In Baghdad, a cosmopolitan city by Middle Eastern standards, provided anchor-markers for growth in rural Iraq in much the same way New York, Chicago and St Louis were beacons for the American rural Midwest in the 1830s, with changing cultural fashions, job opportunities, but most of all a kind of social mobility, so that if a man did not like the pace of life in his village, he could simply pick of stakes and go to another that had more prospects. Having been raised in Appalachia in the 1950s I can attest that the pace of change was not the same every where in America, yet providing a certain piquancy in language and music, for instance, that caused many to want to stay. I’m sure there are folk in Waziristan who would feel the same…if only they first had a choice, or an incentive, to move into another town down in the valley or where a new highway or factory was being built, instead of poppies.
In nature, some areas are left behind, or slower to conform. What matters is that there are roads out. Bottom-up democracy actually incentivizes those roads out.
Being of the West, while Germany may have been perceived to have been the more receptive to American-style, bottom-up democratic self-governance and economic freedom, alas, since all of postwar Europe had been smitten with a top-down fling with social democracy, Germany went no further than their benchmark, which quickly fell into out-and-out socialism and is now on life-support, as all such systems end. But Japan, who in 1945 had only been out of the medieval closet for 90 years, their people took to American-style bottom-up democracy like ducks to water. Thank MacArthur.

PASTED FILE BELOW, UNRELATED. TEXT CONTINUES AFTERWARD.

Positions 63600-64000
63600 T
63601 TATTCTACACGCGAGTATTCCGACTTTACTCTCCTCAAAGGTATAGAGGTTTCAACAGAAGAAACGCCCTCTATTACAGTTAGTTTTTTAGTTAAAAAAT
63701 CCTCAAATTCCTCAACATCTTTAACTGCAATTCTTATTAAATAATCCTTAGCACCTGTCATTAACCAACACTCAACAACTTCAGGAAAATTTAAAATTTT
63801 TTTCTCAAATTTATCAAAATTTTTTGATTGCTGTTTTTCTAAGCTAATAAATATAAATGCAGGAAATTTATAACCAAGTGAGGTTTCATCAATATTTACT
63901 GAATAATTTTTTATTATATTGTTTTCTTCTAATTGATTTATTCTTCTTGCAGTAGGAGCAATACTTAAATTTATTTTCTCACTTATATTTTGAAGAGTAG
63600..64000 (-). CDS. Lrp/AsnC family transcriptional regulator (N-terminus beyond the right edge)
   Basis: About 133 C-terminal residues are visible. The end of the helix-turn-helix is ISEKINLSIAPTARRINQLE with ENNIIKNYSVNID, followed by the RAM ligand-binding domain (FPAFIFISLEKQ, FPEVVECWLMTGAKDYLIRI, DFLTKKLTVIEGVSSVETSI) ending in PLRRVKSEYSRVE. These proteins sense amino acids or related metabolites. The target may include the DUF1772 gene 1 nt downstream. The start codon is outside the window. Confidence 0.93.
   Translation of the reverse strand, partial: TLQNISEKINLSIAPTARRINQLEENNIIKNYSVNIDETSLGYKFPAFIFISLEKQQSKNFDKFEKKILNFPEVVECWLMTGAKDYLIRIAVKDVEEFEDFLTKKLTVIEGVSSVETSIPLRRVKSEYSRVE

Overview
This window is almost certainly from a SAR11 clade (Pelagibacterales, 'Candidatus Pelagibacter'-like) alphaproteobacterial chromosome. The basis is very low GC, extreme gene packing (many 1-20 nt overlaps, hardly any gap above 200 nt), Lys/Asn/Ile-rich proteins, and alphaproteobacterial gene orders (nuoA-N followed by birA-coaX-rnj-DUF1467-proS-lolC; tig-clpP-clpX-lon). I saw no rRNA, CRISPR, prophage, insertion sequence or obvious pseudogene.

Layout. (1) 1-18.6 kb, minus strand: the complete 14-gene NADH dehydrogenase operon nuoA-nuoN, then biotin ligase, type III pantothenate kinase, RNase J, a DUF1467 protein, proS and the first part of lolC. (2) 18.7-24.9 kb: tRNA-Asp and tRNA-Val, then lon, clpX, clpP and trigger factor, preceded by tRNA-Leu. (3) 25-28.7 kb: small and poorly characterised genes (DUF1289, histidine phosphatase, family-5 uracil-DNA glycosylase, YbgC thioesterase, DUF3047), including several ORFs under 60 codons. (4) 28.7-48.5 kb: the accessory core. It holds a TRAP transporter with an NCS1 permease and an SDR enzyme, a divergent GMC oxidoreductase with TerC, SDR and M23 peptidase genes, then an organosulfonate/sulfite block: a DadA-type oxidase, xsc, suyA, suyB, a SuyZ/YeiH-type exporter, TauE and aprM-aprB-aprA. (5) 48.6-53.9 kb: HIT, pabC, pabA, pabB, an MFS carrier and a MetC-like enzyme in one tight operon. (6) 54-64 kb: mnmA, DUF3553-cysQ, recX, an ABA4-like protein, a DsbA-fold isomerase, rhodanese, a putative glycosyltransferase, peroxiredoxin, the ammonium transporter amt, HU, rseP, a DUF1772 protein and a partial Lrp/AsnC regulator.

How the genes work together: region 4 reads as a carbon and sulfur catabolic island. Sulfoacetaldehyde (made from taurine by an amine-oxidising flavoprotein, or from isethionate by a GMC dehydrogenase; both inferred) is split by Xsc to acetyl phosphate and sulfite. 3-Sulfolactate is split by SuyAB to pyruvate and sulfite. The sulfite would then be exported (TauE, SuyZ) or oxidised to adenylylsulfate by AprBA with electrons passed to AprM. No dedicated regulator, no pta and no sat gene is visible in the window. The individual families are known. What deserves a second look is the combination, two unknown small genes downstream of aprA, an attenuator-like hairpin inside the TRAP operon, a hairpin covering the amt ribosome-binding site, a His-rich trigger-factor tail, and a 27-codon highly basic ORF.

In any case, American official occupation was lifted and both countries re-entered the comity of nations in the early 1950s. What we provided them, in exchange, was a deep dent in their national military budget. America still maintains several military installations in Japan and Germany, (while many have also been turned over) reducing their national defense costs immeasurably. Iraq provided the same strategic advantage for the US in the Middle East as have Japan and Germany in the Pacific and Europe. Considering our cost in the region since Iraq fell, circa 2011, I’d say Occupation would have been more cost effective. And there still would be no ISIS. Obama didn’t squander that, he gave it away, probably at the behest of Iran, and in his mind, some new world order which we now know will never materialize.
What will happen in what’s left of Iraq, or Afghanistan, I can’t say. I’m inclined to say yes, we can save Iraq, and we can restore the original opportunity, before Obama, and before John McCain accidentally swapped spit with Al Qaeda and the ISIS founder, mistaking them for “moderate rebels.”
Then Iran would not be the same, Russia would not be same. Nor Syria.
But neither would America.
(One final note, how would China change if they believed we might attempt to occupy North Korea after a missile strike?)
Publications: Famous Common People I Have Known and Other Essays